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The 5 key practices of cloud architecture adoption every cloud architect should learn

Every cloud architect can benefit from these international standards to ensure a smooth and functional cloud adoption process.
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Bright blue cloud formations.

Cloud architecture has grown to be so normal that we forget what its definition includes. Many of us can remember a list of features like on-demand resources, optimal performance, and delivery of services. Others may know the "-ilities" like availability or scalability. Developers often start with the inherent promise to the customer: You will have access to the services you need whenever you need them, and with the availability and reliability you expect.

The definition of cloud includes all these details and more, and we will break down those components over a series of articles. The team co-authoring this article regularly supports the creation and maintenance of private and hybrid cloud operations for companies across the globe. We will outline the important aspects of a successful cloud operation based on our own experiences and backed by industry standards.

In order to get into depth on the topic, we must first start with who and what we're defining as cloud.

Defining the key components of cloud computing

The definition of cloud computing in NIST 800-145 covers the required practices ranging from

delivering different cloud types, and from private to public cloud. It also covers the various consumption models, from IaaS to PaaS. When we refer to cloud, we are starting from this definition of cloud computing:

Cloud computing is a model for enabling ubiquitous, convenient, on-demand network access to a shared pool of configurable computing resources (e.g., networks, servers, storage, applications, and services) that can be rapidly provisioned and released with minimal management effort or service provider interaction. This cloud model is composed of five essential characteristics, three service models, and four deployment models.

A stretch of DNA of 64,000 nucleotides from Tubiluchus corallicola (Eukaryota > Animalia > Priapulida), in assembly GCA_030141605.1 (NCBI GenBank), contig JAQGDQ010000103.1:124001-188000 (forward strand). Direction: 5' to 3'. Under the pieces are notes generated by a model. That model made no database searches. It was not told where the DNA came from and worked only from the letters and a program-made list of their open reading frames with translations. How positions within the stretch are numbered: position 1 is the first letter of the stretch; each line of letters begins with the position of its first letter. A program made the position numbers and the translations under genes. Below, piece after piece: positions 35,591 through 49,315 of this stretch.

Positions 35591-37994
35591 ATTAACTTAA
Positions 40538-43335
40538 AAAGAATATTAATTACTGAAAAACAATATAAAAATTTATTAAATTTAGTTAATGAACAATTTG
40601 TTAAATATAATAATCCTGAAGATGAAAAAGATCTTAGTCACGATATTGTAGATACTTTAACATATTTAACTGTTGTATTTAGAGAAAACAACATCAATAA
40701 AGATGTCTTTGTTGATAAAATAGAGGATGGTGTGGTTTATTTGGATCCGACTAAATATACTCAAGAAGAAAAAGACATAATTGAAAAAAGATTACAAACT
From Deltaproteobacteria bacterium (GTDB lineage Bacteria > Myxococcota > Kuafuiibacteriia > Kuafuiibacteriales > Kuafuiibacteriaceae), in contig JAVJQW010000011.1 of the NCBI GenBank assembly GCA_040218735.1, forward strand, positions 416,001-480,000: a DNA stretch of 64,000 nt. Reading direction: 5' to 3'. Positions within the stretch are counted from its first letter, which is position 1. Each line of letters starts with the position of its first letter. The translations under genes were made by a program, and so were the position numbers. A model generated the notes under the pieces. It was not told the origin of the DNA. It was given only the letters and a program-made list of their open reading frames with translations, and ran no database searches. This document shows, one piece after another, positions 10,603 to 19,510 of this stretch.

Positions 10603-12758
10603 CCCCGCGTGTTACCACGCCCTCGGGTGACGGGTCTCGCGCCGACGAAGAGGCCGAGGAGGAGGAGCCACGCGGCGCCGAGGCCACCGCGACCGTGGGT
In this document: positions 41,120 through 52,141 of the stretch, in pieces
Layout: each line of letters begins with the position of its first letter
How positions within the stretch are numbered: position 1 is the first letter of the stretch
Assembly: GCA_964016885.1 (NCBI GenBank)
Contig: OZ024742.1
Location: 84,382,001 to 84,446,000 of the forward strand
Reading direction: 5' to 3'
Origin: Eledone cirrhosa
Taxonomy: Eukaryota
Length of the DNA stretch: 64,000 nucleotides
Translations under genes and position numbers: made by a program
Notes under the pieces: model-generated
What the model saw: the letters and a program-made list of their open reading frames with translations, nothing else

NIST definition

Specifically, we propose the usage of the Capability Maturity Model Integration for Services (CMMI-SVC) model. CMMI-SVC provides a framework for the maturity of the processes that combine the people, procedures, and tools to deliver capabilities.

The five practices below structure the work packages that drive continuous improvements around service consumability, security, compliance, availability, and scalability.

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Cloud delivery practices lifecycle management
Figure 1: Cloud Delivery Practices

Here is a brief introduction to these five practices:

  • Self-Service Delivery: Enabling developers, operators, and other users to access the cloud resources they need when they need them across the enterprise with minimal friction.
  • Operations: The process of delivering the cloud platform in such a way that it meets the agreed Service Level Objectives (SLO) over time, including procedures to ensure scalability, resilience, repairability, security, and continuous compliance.